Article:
On Monday, April 23, Flushing Hospital Board Chairman, Michael Russo, along with family and close friends, gathered with hospital administration and staff to open the Maureen Russo Hospice Unit in honor of his late-wife.
After privately touring the unit, Bruce J. Flanz, President and CEO of Flushing Hospital, Michael Russo, and Dr. Anthony Vela, Medical Director of the Hospice Unit, welcomed guests and spoke briefly about the significance of the unit as well as the woman the unit was named after.
Michael Russo expressed his gratitude for the overwhelming support he’s received from family, friends, and Flushing Hospital.
“I’ve been involved in many business ventures over the years and have started several businesses,” he said. “Opening this hospice unit in honor of Maureen has been by far the most satisfying.” He continued: “Maureen cared for others her entire life and at the end of her life she had to be cared for. Hospice played a significant role in providing her with the physical, emotional, and social support she needed. It was fitting to create this unit in her name, so that others can have the final chapter of their lives filled with dignity, care, and support.”
The Maureen Russo Hospice Unit is a four-bed unit committed to ensuring that patients and their families receive a comfortable end of life experience. A team of highly-skilled and trained physicians, nurses, and social workers, will provide inpatient medical care to manage all symptoms commonly experienced by hospice patients, as well as offer a wide variety of social and support services, including bereavement services and grief counseling, family advocacy, spiritual support/pastoral care, and dedicated volunteer assistance.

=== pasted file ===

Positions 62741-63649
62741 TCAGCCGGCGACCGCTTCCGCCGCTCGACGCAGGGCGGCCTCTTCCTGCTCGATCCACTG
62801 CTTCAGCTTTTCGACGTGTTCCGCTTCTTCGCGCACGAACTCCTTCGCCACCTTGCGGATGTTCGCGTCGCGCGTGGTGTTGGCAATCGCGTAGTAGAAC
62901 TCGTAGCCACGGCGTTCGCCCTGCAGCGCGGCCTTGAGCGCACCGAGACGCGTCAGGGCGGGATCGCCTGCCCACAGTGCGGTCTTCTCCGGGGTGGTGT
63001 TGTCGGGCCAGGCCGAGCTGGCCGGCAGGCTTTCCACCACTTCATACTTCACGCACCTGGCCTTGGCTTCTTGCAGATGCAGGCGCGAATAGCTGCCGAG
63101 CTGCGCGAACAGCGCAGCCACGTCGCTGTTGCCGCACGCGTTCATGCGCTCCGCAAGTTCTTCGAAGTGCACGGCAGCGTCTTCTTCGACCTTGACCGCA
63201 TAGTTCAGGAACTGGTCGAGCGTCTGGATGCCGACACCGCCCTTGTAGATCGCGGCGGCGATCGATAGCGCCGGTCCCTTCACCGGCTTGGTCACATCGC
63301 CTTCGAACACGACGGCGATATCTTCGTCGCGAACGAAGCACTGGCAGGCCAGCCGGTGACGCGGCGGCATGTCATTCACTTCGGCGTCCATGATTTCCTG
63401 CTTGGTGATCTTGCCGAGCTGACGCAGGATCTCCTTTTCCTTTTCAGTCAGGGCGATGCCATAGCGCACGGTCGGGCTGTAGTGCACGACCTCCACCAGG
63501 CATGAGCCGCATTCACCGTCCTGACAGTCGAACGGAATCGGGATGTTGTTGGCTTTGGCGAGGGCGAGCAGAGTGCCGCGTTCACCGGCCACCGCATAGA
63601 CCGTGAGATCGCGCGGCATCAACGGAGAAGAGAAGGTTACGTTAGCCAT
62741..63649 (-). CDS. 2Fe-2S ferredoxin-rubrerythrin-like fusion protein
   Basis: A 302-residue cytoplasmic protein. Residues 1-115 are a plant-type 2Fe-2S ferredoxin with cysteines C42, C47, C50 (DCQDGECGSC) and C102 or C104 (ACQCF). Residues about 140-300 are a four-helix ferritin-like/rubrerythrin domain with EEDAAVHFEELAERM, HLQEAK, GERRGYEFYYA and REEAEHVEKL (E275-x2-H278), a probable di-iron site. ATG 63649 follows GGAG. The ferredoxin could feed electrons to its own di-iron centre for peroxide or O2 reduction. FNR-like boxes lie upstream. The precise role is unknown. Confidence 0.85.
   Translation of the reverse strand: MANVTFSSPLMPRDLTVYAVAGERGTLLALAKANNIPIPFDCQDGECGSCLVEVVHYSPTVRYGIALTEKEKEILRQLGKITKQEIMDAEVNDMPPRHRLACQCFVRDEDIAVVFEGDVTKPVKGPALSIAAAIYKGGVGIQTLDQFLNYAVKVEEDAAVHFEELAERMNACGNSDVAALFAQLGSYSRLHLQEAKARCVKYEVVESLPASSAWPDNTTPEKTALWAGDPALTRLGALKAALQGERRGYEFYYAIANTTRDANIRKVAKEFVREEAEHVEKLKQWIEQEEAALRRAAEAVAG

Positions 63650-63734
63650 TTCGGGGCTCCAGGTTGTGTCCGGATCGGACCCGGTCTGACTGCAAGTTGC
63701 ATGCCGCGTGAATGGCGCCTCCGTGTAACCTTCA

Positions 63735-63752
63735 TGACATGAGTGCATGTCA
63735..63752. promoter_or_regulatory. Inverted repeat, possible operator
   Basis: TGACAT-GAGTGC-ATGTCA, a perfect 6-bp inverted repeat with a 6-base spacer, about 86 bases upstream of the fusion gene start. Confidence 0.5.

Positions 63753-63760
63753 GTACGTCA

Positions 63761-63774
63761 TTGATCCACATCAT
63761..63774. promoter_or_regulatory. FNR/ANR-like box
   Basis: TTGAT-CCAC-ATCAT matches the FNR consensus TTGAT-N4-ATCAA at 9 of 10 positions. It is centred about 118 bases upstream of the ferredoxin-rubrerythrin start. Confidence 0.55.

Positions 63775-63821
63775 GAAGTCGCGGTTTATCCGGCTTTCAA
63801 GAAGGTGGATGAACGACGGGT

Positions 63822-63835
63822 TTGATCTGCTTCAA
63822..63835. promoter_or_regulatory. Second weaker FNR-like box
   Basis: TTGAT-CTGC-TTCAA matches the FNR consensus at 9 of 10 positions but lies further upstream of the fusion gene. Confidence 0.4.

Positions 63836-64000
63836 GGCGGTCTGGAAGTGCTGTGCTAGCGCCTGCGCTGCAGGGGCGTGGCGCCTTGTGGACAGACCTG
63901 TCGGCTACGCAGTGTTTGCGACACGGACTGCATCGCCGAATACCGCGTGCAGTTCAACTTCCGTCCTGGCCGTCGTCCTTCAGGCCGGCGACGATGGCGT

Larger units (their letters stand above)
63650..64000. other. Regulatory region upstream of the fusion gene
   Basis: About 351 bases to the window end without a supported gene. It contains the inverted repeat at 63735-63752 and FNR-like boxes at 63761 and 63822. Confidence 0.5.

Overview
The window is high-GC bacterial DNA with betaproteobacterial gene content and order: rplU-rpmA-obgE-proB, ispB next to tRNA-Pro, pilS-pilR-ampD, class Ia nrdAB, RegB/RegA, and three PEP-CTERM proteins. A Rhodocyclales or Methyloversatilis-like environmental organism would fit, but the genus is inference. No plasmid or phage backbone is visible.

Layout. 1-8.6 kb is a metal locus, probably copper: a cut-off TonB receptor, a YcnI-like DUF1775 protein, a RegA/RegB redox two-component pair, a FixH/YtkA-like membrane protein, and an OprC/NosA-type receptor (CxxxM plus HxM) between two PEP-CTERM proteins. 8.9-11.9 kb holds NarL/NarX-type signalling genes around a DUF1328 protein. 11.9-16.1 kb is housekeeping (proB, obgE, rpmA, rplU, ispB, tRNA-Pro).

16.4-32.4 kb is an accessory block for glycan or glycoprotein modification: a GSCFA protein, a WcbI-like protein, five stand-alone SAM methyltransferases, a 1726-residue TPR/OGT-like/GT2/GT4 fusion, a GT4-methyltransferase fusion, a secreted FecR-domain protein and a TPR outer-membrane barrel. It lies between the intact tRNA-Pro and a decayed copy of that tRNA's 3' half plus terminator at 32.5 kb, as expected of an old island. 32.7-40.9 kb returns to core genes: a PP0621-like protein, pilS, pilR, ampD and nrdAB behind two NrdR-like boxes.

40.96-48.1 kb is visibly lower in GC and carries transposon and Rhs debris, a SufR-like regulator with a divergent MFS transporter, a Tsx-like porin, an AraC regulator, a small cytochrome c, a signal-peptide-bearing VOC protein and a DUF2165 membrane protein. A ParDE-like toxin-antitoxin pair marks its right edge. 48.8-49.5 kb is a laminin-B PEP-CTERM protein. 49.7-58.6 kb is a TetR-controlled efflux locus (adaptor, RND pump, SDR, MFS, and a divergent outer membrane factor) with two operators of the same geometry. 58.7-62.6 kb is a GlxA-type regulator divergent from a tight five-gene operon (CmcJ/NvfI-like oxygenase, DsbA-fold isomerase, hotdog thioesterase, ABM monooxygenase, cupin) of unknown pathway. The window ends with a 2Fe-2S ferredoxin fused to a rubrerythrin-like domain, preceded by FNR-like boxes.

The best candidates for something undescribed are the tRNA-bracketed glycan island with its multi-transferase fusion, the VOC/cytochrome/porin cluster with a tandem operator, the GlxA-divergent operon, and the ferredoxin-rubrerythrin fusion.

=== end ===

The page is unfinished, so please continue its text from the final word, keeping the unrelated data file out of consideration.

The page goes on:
“Hospice is a philosophy and approach to care, not just a place. It focuses on the need of the patient and their family,” said Dr. Anthony Vela. “The Maureen Russo Hospice Unit at Flushing Hospital will be a place to receive medical care in a comforting and caring environment and for patients and their families to spend quality time with each other.”
After remarks, attendees were invited to tour the hospice unit, which boasts extra large private patient rooms with brand new furniture, a convertible couch for overnight guests, a flat screen television, internet service, and additional home-like furnishings. The unit also includes a family room and a kitchen area, microwave, refrigerator, comfortable chairs, a big screen television, and a wide variety of reading material.